JUST last month Nathan Wood had to turn to the next page of his final GCSE exam paper, and earlier this week he displayed an incredible amount of composure to turn his man in his own penalty area - three times.

Over the course of that 90 minutes at Rochdale on Tuesday night, he highlighted why he is so highly thought of at Middlesbrough.

Wood only turned 16 in May. He has recently started his first full-time job during the last few weeks, it just so happens that is as a first year scholar and he has made such an impression he is already working with Tony Pulis and the first team.

Clearly his professional development is still in the embryonic stage, although on the evidence of what he has shown so far it is no wonder Pulis and his coaching staff have taken notice of the latest defensive talent to have emerged through the ranks.

Wood, the son of former Middlesbrough and Crystal Palace defender Dean Gordon, could not have done much more when he appeared in a senior game for the first time on UK soil.

Not only did he show his turn of pace and how he was good on the ball, he displayed a maturity on and off the pitch. As well as staying calm in possession when under pressure in his own area, he also made a number of telling blocks before carrying out his media duties like an experienced pro.

Now Wood just wants to keep improving. He intends to make sure his appearance at Spotland is merely the first of many in a long and successful career, having signed for Middlesbrough as a relatively late developer in comparison to when many youngsters sign for academies these days.

“I only signed for Middlesbrough when I was 13,” said Wood, who was spotted by Middlesbrough’s head of academy recruitment Martin Carter while he was playing for Stockton Schools’ at Northfield.

“When I was younger I played for TIBS in Sunday League and I would be nervous and hesitant on the ball back then. I was like Bambi on Ice at times! As I have got older, when I watch my games back, I get angry when I make mistakes. I now think where did that come from?

“I don’t think about being composed, it just comes naturally really. Watching things like that back, you don’t plan it, you can’t really because if you do you make mistakes. Some managers don’t like defenders being composed, some do.

“I had a bit of a telling off at Rochdale because as you get older you learn you can’t do it all the time, sometimes you have to whip it down the line, you can’t always be Tiki-taka.”

Wood's composure could well turn out to be his biggest strength, although Jonathan Woodgate – the former Real Madrid, Newcastle and Boro defender – is confident that there is a lot more than that to his game.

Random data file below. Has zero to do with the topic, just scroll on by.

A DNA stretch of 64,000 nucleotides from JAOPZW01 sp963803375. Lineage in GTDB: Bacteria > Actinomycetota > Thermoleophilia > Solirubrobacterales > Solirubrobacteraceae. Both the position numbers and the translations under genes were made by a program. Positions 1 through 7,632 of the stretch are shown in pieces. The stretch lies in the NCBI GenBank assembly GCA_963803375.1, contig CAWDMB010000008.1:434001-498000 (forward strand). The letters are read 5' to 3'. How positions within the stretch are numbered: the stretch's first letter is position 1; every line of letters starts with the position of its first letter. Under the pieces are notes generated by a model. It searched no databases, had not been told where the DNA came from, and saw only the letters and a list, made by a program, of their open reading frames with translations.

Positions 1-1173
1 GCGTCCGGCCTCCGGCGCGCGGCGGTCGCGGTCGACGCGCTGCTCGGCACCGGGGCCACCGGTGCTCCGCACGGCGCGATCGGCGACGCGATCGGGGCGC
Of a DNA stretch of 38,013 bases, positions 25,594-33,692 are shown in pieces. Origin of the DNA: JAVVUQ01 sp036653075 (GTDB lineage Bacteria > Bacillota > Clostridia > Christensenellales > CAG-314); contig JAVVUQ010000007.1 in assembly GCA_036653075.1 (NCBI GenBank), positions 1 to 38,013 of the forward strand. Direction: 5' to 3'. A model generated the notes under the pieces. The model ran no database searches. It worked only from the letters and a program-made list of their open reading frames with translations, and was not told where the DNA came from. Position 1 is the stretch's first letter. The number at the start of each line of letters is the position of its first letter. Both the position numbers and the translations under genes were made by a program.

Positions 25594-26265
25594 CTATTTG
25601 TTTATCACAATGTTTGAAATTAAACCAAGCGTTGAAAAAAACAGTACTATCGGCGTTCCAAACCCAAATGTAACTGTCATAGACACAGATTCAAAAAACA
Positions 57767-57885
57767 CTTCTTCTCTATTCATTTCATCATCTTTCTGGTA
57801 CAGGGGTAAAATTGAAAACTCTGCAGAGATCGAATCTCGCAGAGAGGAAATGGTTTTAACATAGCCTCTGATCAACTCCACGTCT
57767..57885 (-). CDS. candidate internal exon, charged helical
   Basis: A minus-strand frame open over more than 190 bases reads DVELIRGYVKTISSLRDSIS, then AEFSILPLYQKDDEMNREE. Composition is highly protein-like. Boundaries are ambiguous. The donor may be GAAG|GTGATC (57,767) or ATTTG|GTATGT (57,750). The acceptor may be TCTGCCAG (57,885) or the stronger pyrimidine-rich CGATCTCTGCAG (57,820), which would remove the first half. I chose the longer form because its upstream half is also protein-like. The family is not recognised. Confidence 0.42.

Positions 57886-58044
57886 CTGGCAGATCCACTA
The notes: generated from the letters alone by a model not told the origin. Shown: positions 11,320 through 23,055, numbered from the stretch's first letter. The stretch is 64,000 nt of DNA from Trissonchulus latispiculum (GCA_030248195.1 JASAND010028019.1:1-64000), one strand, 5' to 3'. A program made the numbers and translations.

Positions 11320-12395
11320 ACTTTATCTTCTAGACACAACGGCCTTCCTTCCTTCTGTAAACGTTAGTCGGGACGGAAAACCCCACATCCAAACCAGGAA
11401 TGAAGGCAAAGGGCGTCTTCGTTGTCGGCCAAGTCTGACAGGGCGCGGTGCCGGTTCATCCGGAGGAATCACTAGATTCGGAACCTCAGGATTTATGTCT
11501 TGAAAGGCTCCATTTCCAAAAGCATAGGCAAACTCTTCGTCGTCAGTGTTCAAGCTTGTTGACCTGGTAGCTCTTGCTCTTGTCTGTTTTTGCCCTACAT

Woodgate, Middlesbrough’s first team coach, said: “Let’s take it slowly, he is a good player, if he keeps improving he can do what he wants. He has the right mentality. I am sure he will keep his feet on the floor and his head out of the clouds. We have to keep pushing him.

“It’s brilliant. He is lightning quick., so has that pace, if he can keep improving aerially, reading the game, he will learn that from this manager and all the coaches, including me. If we keep pushing him then he will develop.

“I will try to help him, I love trying to help young kids. I was no angel. I made mistakes and I was the first to admit that, he will be alright and you have to live and learn. He is a good kid.”

When Carter became aware of Wood with Stockton Town he witnessed a young player displaying the right character to improve, and there were bags of potential in terms of his size as a leggy teenager. A year later he was part of the England Under-15s and then 16s.

He studied at Conyers, Yarm, and will be getting his GCSE results at the end of August. “I was only 16 in May,” said Ingleby Barwick's Wood, smiling.

“My last exam was physics-science on June 15, I remember the date! Playing football seems to come a bit more naturally to me than the exams.

“I haven’t thought about how I have done in them really. Going in to school for 11 years I just loved being with my mates really, then the exams came around and I was a bit nervous. But after those I didn’t think I had an exam where I felt I had messed up.”

Wood is a clearly a clever youngster anyway, and not short of confidence. Having enjoyed being part of Pulis’ squad in Germany, where he appeared for the team in a friendly, he is now excited by what he could achieve if he is stays grounded and focused.

He said: “When I was younger I wasn’t the best footballer but I was a good footballer. I did quite a lot of athletics as a kid and that has helped me to get more physical. I have grown up and got more mature. Look at Lewis Wing, he came from Sunday league, some players at develop at different times.”

A sign of how highly Middlesbrough rate him is that there is a desire to challenge him more and more, having seen Wood effectively breeze through Under-18s games – even before he started his first year as a scholar.

Wood said: “I like watching big players. You talk about composure, I love watching Sergio Ramos, Gerard Pique, it’s laughable how they play in El Clasicos and you are more nervous than them when you are watching the game.

“Woody is a passionate on the defending side too and is going to help me as a player. Defensively, because when you are 16 playing with men, that is the most important side of the game than being on the ball, so Woody can really help me.”